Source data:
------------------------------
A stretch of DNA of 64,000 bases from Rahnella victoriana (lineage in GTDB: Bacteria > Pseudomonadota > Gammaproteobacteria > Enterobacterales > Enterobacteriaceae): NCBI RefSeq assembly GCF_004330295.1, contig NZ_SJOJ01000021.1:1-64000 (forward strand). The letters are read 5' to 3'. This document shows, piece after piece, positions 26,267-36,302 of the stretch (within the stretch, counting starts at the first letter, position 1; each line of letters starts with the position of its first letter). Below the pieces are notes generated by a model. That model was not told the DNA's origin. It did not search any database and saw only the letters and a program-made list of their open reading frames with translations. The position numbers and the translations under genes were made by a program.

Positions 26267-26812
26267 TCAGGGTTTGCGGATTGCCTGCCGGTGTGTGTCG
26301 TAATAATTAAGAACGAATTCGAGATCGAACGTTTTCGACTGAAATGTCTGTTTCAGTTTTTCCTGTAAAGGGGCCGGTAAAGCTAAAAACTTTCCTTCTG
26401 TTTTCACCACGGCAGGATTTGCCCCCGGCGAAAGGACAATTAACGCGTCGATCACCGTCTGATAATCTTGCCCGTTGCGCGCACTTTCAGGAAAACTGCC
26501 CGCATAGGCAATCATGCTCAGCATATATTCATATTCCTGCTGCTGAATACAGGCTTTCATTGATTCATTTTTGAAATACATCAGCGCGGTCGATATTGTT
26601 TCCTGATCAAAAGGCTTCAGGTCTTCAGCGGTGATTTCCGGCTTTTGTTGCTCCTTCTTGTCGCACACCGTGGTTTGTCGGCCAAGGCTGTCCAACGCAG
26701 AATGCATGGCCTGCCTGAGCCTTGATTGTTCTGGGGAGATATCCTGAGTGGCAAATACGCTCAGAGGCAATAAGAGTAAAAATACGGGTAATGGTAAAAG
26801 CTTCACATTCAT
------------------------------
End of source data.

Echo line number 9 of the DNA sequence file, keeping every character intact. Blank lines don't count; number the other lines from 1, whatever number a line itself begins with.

26801 CTTCACATTCAT